“How long, Tides of Time? How long have you lived? Back… back to the beginning!”

Tides01Over the last few weeks, to mark the twenty-fifth anniversary of the Oxford Doctor Who Society, I’ve been possibly placing the reputations of several people at risk and uploading many more of the early issues as pdfs,. Links to these have been quietly appearing on the ‘Issues online’ page. The first twelve issues are now all available and I’m grouping the links here.

(The) Tides of Time didn’t provide a nursery for an influential group of creative writers or inspire a new movement in cultural analysis, but it has provided a space for DoTides02ctor Who fans largely at or associated with Oxford University to put down and exchange some ideas about a television programme they grew up with and in the process practice writing in styles and about subjects for which it was difficult to find an audience before the internet age. These contributors are mainly undergraduate and graduate students across all disciplines, but have also included postdoctoral researchers, an ordinand and a learning-disabled admin staff member of a univerTides05sity department.

These issues were published between 1990 and 1994 and cover many of the subjects Tides09wider Doctor Who fandom was talking and writing about at the time, post-morteming the 1980s in general and the McCoy era in particular, enthusing about increasingly widely available old stories, however legitimate the source of the video tapes, and (from 1991) the New Adventures novels published by Virgin. Along the way the humour quotient increased, with stories such as ‘Apathy of the Daleks’ and ‘Sadness of the Sontarans’ being joined by cackling agony columnist Aunty Ainley. Similarly the format changes from photocopied A5 assembled using cut-and-paste to full-fledged DTP in A4, rather like the mainstream of Doctor Who fan publishing, though we could never aspire to the glossiness of The Frame or Skaro and the photocopier remained the main printing method until the 2000s. There are the inevitable shifts from material very much aimed at readers who were members of the university society, to articles which could easily have found a larger audience in the fanzines or indeed prozines of the day.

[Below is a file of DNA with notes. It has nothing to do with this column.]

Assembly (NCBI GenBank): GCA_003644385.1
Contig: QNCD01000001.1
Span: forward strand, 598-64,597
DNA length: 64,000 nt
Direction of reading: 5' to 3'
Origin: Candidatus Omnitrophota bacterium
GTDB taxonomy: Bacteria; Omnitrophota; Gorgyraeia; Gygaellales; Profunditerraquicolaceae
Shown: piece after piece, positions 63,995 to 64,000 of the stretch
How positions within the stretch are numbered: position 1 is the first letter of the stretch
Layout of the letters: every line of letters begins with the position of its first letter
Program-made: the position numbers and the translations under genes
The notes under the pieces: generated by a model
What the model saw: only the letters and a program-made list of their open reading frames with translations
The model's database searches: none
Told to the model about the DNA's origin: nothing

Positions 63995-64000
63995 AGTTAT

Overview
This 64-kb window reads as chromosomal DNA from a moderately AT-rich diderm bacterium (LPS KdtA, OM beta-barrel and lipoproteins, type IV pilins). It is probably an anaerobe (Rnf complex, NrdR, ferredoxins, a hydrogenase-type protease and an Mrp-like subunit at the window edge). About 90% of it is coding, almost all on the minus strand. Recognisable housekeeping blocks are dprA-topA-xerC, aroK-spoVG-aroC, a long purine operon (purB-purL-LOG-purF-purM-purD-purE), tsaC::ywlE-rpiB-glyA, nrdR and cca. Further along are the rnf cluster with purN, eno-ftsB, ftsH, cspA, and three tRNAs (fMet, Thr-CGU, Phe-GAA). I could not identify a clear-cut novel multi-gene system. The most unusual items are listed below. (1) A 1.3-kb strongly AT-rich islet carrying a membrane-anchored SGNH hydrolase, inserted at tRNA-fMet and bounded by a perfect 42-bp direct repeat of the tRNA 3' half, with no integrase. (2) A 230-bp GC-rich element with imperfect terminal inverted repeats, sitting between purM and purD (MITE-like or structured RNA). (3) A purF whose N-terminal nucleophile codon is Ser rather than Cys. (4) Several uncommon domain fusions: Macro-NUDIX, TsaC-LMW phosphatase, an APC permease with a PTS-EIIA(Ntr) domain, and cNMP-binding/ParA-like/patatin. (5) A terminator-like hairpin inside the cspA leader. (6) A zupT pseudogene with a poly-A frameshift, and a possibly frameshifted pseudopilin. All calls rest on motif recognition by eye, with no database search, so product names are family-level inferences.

Tides12netcoverThe direct links to the pdfs are to the left on the list below; the contents links connect to the quasi-bibliographical blog posts which I made in 2010. For administrative reasons (known as cutting and pasting) they count down backwards to the first issue. Enjoy this look back to the work of privileged university students over twenty years ago.

Issue 12 (January 1994)contents

Issue 11 (May 1993) - contents

Issue 10 (January 1993)  – contents

Issue 9 (October 1992) - contents

Issue 8 (April 1992)contents

Issue 7 (January 1992)- contents

Issue 6 (October 1991) - contents

Issue 5 (April 1991)- contents

Issue 4 (January 1991)- contents

Issue 3 (October 1990)- contents

Issue 2 (April 1990)contents

Issue 1 (January 1990)contents

Millennial reflections: Tides of Time 26, Trinity Term 2000

Tides26Your archivist is suffering from a cold and has spent much of the last couple of days in bed; what work he has been able to do has not made as much sense as he would like, and he has therefore turned to the crafting of a new PDF. Welcome, therefore, to the internet issue 26 of Tides of Time, published in late spring 2000, and edited by Matthew Peacock. It’s a very strong mixture of material, including some of my favourite articles from the entire run, such as David Bickley’s confessions of explaining your fandom at job interviews (I’ve been there too), Fiona Moore’s ‘Continuity – A Modest Proposal’, Al Harrison’s look at the works of J.G. Ballard and Matthew Peacock’s own piece on the rail yards at Barry, unaware that in just over four years Doctor Who, revived, would be filming there. There’s fiction of the adventurous and traditional sorts too, all very much reflecting the era of BBC Books original fiction and showing great affection for the eighth and sixth doctors in particular, though there is an early Big Finish review examining then producer Gary Russell’s policies and how releases such as The Spectre of Lanyon Moor support them.